Could You Be The Reason He’s Having Second Life Sex?

October 26, 2008 at 6:59 pm (dishonesty, Friendship, Infidelity, Life, Love, Marriage, Relationships, Second Life, Sex) (, )

Yesterday was a good friend of mine’s RL (real life) birthday. We were excitedly discussing all the fun things he’d done and I asked him how his birthday sex was. (We all get birthday sex, don’t we??). He sighed and told me of the ravishing way his wife of 25 years had rocked his mind with his birthday sex–I’m kidding. He begrudgingly lamented on how he’d laid in bed for quite awhile waiting for her to initiate (she’d told him earlier in the day he’d be getting some) and finally, following several awkwardly silent minutes, she sniped “well, are you just going to lie there?”

While this scenario might sound shocking to some of you, it is indicative of a stark reality many married couples face today. Ladies, it appears we have locked our legs closed–and in many cases our hearts as well–and in doing so shut our husbands off from the critical intimacy they need to feel connected to us. And it is this lack of intimacy and connection that is causing husbands to flee into the arms–and legs– of other women, whether in real or Second Life.

According to a study documented in a new book by Gary Neuman titled The Truth About Cheating, it is estimated that 1 in 2.7 men will cheat on their wives or partners. The study also found that 92% of cheating men say sex wasn’t the primary reason for the affair. It was an emotional disconnection, brought on by a lack of appreciation for them from their wives, that led men down that often rocky road.

For many men who are having sex with their wives on a regular basis, they often remain the initiators and instigators of physical intimacy. This also dampens the connection felt by a husband for his wife. Where we may have been sexual vixens before marriage and children, many of us wives are now not the sexual dynamos we once were. Our sexy underwear and short skirts have been replaced by comfortable cotton panties and sweats.

Enter Second Life. SL has evolved for many as a virtual dating and sex chat room, complete with amorous avatar animations that might have even the most liberal of us fanning the crimson heat of our blushed faces. But what it really provides is a playground where people can find new and interesting friends. And often those friendships are evolving into romantic relationships. Why? Simply because these new folks are finding the men and women they meet fascinating. And that is a feeling many married men haven’t felt from their wives in…well…what seems like forever.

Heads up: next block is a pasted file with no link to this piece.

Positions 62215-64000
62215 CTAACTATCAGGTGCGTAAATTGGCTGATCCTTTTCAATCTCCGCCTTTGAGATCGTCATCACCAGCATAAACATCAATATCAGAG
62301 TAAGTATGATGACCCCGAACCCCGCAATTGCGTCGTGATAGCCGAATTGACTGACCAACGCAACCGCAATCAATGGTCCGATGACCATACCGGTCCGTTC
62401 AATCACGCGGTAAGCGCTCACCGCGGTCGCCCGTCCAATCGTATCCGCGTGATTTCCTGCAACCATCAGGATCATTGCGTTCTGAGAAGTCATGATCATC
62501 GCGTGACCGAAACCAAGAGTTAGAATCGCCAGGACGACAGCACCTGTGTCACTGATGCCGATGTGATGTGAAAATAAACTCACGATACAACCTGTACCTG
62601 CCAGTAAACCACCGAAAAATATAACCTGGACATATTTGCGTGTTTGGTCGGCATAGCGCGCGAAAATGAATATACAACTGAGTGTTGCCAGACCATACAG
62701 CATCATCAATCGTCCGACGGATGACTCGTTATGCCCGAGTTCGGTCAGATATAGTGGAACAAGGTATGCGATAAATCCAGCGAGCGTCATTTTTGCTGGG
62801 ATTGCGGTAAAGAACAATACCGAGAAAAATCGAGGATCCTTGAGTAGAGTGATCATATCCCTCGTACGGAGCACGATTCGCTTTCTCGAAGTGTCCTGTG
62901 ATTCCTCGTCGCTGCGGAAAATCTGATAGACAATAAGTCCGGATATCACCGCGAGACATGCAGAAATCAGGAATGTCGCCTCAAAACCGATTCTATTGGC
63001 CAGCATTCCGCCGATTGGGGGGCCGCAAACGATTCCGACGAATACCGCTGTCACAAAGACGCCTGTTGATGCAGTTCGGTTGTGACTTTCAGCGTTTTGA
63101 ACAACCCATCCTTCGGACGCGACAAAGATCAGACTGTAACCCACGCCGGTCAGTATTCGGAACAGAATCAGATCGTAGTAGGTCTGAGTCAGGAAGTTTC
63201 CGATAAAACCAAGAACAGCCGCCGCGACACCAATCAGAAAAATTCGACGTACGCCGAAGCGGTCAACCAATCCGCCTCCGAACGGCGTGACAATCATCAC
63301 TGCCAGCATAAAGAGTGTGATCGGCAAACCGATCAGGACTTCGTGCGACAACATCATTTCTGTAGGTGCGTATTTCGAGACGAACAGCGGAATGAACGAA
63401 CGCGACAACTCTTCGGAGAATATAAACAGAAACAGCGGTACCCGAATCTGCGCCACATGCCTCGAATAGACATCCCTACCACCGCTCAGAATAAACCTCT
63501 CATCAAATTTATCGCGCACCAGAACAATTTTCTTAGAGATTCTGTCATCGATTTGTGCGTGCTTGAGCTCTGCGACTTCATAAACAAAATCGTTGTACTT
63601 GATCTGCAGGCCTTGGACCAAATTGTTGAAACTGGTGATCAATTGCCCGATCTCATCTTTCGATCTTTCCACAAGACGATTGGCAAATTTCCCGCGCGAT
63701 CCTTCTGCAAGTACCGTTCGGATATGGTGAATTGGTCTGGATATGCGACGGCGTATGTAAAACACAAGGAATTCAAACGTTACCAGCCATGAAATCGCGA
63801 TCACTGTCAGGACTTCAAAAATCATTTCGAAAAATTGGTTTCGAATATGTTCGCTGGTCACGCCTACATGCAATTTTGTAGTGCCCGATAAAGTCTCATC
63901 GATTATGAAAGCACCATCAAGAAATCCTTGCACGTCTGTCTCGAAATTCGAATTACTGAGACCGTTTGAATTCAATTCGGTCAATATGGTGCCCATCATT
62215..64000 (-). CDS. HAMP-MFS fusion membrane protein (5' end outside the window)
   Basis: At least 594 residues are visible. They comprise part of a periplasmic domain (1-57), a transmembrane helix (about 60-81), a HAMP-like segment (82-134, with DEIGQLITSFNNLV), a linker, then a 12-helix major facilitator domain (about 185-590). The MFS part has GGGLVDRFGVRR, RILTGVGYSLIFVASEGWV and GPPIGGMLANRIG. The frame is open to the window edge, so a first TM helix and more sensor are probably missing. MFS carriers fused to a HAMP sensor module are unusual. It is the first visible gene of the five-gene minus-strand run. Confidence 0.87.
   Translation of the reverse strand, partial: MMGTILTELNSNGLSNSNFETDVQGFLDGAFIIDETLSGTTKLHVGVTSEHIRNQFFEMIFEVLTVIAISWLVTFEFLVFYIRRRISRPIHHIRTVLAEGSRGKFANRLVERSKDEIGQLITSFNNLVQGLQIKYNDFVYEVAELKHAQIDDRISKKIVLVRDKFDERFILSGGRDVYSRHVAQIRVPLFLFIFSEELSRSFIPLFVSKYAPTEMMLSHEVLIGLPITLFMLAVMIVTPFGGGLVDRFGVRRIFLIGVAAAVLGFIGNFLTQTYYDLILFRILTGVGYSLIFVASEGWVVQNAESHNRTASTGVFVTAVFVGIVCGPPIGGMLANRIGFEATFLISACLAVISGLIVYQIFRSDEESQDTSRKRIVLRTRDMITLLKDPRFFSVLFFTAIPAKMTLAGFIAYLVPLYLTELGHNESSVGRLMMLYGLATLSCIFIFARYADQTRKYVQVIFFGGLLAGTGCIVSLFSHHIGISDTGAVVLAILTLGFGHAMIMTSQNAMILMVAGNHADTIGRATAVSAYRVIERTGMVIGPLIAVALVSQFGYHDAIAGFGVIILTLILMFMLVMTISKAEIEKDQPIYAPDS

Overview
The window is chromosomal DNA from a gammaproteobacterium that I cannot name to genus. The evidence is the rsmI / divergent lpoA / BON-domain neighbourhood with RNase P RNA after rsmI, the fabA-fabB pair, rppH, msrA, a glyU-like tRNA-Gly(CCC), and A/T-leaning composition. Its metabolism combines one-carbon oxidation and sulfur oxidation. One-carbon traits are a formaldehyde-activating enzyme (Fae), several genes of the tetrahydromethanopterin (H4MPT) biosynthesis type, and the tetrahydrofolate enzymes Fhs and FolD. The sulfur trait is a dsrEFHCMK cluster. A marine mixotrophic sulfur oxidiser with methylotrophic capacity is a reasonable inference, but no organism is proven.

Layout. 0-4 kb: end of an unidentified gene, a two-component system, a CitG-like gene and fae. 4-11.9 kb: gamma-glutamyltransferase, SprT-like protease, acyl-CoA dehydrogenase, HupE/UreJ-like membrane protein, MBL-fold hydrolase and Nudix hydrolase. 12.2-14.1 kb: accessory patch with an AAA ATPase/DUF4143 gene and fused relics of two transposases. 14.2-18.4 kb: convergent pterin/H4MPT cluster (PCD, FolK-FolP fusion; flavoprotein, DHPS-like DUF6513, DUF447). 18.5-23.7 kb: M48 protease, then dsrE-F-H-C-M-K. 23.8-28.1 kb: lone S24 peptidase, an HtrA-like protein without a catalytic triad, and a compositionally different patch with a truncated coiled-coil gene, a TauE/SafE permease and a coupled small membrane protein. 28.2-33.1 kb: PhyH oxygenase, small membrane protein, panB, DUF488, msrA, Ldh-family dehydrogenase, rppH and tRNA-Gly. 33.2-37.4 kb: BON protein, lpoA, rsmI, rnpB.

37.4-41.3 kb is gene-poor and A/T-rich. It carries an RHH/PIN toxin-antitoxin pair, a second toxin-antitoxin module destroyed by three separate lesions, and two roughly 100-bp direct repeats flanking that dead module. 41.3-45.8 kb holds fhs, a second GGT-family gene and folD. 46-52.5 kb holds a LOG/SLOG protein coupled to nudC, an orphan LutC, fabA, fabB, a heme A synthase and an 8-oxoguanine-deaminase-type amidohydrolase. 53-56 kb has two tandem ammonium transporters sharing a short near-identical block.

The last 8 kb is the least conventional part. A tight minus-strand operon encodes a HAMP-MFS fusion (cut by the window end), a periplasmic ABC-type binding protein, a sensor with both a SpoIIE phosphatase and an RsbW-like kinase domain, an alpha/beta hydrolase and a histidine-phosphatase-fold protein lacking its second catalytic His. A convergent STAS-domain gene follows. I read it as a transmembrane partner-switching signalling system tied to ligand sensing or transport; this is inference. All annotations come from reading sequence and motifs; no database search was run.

In addition to these new lovers lavishing long sought after praise on their new online paramours, in Second Life ladies are also playing the part of new girlfriend–donning their avatars in sexy clothing and speaking sexy phrases men have often only heard from their wives in their fantasies.

So what does this all mean? I assert that if we want to create an environment where our husbands won’t feel tempted to try a tryst in real or Second Life, we women have to get back in the game–the romance game. It’s time we start admiring our husbands for all they DO contribute and stop demeaning them for what they don’t. It’s also time that we get our sexy back and woo our partners into the bedroom, whether we feel like it or not.

We should invest in some scrumptiously sexy lingerie to show him we care. If our sexual drive has diminished to a dribble, we must seek professional help. Because it is completely unrealistic for us to expect our husbands to abstain from sex or to be the sole initiators of physical intimacy. That only serves to breed bitterness and boredom.

Am I saying here that men are entirely blameless when it comes to affairs? Absolutely not. What I am saying is that we women must recognize our contributions to the climate and the power we have to help create an environment so savory our loving husbands wouldn’t want to stray.

RESOURCES:
Sex & Intimacy: What Men Want by David LeClaire
The Sex Starved Marriage by Dr. Michele Weiner-Davis
Besides Sex, Other Reasons Men Cheat, CNN

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Breaking Up is Hard To Do–And Even Harder in Second Life

August 18, 2008 at 2:39 pm (Communication, dishonesty, Friendship, Infidelity, Integrity, Life, Love, Polyamory, Relationships, Second Life) (, , , )

Love and loss are central themes of thousands of blog posts peppering the web. And many folks–whether Second Life avatars or real humans in the flesh–use their blogs as a platform to publicly process their parting-of-ways. One of the trends I’ve noticed when witnessing these abrogation of affairs is that many people experience some definitive act–like betrayal or dishonesty–that prompts them to dissolve their previously fantastic flings. And, as painful as these breakups are, those experiences follow a natural grief progression that helps the healing process proceed. Yet there are many other instances when lovers leave their flames in far less salient circumstances. And these situations, I assert, carve wounds that lie exposed to the elements longer and, are thus, harder to heal.

As you know, I’ve promised never to bore you with gory details of my own real or Second lives on these blog pages. But between myself and other friends, I’ve recently observed–or experienced–romantic relationships in both SL & RL that have either withered or been abruptly dismantled, leaving one or more of the partners reeling in the breakup wake. These experiences–or “soul extractions” as my friend calls them–are a bit different from the typical breakup because there is no one person or event to blame. And this leaves the lover(s) stunned and unclear what to do next–and thus unable to move through typical stages of grief.